POINT 2)) It has an international airport and port , making it important for global and regional trade

55

What gives Lagos its cultural importance?

It is the centre of the Nigerian film industry 'Nollywood' and has a thriving music scene.

56

What does the development of Lagos mean in terms of area functions?

Land use and building age varies across the city

OLDEST parts of the city - LAGOS ISLAND (CBD)= many old buildings been redeveloped. EXPENSIVE LAND

57

What did rapid expansion mean in 1990?

Lagos had merged with smaller surrounding towns to form continuous urban area. - city continued to sprawl into surrounding country side

58

What way has Lagos mainly spread?

NORTH. Due to the lagoon to the east and major rivers to the west

59

Where have slums developed?

Less desirable land on the OUTSKIRTS

however, over time, the city has sprawled outwards beyond many of the slums making them form part of the main urban area

60

What is the age and function of the CBD (Lagos Island)?

Modern high rise office buildings,
local government headquarters
Banks

61

What is the age and function of the inner city (Mushin and Ikeja)?

Mushin - older, high density, low quality houses
Ikeja - Large industrial state with factories making eg, plastic and textiles

62

What is the ageing and function of the suburbs (Victoria Island)

Modern, high-class residential and commercial. - lots of businesses and shops

63

What us the ageing and function of the rural urban fringe (Ojo and Lekki)

Ojo - Sprawling, low density new housing on Outskirts

Lekki - New industrial sone and port being built

64

Lagos' population has grown rapidly for different reasons at 3 major times...

HISTORIC
1960-1990
RECENT

65

Why did the city grow due to history?

City was under British Rule during colonial times and was centre of trade - attracting traders and merchants
Many Ex-slaves came to Lagos

66

Why did the city grow (1960-1990)?

After gaining independence - rapid economical development (export of oil made some very wealthy)

Government financed construction projects (eg, sea ports, factories) - creating jobs - rapid urbanisation

Birth rates increased. Death rate decreased - rapid growing population

67

Why did Lagos' population grow recently?

Rural urban migration

Countries around Nigeria are poor and in conflict (Chad, Niger,) - people move for better life

National migration due to ethnic and religious conflict / poverty

International Migration from USA and UK and CHINA - people employed to foreign businesses

68

How has Lagos's growth causes changes in land use?

City expanded OUTWARDS. (Larger area is now built on) --> forced to rural-urban fringe as cant afford housing in inner city

Land reclaimed from Lagoon making it high demand and valuable --> artificial buildings made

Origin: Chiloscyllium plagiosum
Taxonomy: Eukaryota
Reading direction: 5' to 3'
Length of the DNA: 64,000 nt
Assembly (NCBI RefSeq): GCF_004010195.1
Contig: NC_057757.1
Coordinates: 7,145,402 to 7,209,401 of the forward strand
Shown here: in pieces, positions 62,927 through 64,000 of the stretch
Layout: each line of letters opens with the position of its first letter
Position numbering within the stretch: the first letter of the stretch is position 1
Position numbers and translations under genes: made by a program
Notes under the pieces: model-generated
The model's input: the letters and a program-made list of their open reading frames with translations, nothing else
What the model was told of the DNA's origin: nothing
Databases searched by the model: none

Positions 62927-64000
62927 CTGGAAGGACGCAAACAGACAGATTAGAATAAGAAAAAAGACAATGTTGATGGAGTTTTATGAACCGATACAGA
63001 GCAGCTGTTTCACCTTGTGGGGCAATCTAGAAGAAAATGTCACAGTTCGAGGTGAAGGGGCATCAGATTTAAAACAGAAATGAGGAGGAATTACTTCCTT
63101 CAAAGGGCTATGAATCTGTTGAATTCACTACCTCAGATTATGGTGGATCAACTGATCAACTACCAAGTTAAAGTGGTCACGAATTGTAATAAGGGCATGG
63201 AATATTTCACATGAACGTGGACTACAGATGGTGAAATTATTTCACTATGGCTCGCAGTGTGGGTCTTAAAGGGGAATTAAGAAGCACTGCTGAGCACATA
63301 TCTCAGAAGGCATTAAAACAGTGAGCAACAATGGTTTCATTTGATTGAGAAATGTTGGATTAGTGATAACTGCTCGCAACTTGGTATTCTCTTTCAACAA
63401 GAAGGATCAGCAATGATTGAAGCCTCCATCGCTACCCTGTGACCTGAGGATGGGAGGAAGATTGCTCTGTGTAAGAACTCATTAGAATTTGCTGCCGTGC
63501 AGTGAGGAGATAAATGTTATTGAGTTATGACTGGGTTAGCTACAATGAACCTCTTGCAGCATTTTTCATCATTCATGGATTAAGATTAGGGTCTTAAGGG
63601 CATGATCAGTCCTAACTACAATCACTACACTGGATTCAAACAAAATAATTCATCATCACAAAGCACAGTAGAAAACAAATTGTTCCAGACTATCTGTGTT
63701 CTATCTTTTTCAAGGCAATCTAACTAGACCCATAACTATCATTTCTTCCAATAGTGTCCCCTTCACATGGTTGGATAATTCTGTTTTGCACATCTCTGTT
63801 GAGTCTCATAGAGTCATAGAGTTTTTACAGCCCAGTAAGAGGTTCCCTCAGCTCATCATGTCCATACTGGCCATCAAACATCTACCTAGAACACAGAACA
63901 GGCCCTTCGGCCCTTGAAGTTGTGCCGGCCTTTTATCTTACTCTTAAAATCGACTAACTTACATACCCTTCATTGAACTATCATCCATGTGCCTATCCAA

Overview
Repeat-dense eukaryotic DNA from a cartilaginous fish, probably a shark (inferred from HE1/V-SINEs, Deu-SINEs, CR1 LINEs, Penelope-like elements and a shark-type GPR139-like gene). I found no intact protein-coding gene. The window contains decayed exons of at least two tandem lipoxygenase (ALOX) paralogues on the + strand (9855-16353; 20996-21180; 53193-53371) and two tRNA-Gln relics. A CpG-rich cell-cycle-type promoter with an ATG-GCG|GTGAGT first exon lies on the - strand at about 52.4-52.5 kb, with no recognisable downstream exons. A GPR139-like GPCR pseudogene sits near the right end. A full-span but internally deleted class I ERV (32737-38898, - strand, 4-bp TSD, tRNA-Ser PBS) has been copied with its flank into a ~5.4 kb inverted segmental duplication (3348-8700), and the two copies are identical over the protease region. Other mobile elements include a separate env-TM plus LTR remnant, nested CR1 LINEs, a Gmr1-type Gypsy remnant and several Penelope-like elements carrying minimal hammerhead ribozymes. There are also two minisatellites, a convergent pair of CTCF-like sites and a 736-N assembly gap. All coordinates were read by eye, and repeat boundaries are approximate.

Empty areas now built on, eg. Slums on wasteland areas and houses on stilts in the Lagoon

69

4 reasons why people have more opportunities in Lagos rather than in rural Nigeria and surrounding countries.

Incomes around 4x Higher --> huge population --> large market

Home of many banks, government departments, manufacturing industries. --> provide employment

Better health care and education

Possible access to electricity and water networks

70

There are also challenges in Lagos eg.... (6)

Squatter Settlements
Traffic Congestion
Limited service provision
Poor employment conditions
Waste disposal
Water supply

71

What are RICH benefits / inequalities ?

Wealthy can afford better housing

Afford to live closer to work and avoid traffic congestion

Can improve quality of life by running there own powerful generators for neighbours

72

What are the DISADVANTAGES / INEQUALITIES of the poor?

Cant afford high quality housing --> Slums --> floods, pollution

No access/ minimal access to electricity --> pollution (fire)

Lack of waste disposal --> health risks

73

What us sustainability?

improving things for people of TODAY without negatively affecting future generations. (Using up resources faster than they can be replaced)

74

4 Top down strategies making Lagos more sustainable...

Improving Water Supply - new treatment plants and networks. Reducing price of water --> less informal sells
Improving Waste Disposals - rubbish collection
Reducing Traffic Congestión - transport connecting to CBD and other majors
Improving Air Quality - banned smaller electricity generators

75

What are the bottom up strategies aiming to make Lagos more sustainable?

Improving Health - more health centres and education projects
Improving City Housing - offer small loans
Improving Education - charities

76

Advantages of Top Down strategies

Achieve large improvements that affect WHOLE city
Carry out higher cost projects that communities or NGO's would find hard to fund
Can address economic, social and environmental sustainability

77

What are the disadvantages of Top Down strategies?

Expensive
Don't always have support of communities who may ignore/underestimate
May not help the most in need

78

What are the advantages of Bottom Up strategies?

Planned with local community
Often funded by donations from more developed countries or wealthy people so low cost for people it helps and Nigerian Government

79

What are the disadvantages of bottom up strategies ?

Smaller scale projects - reach fewer people
Funds may be limited
Can lack co ordination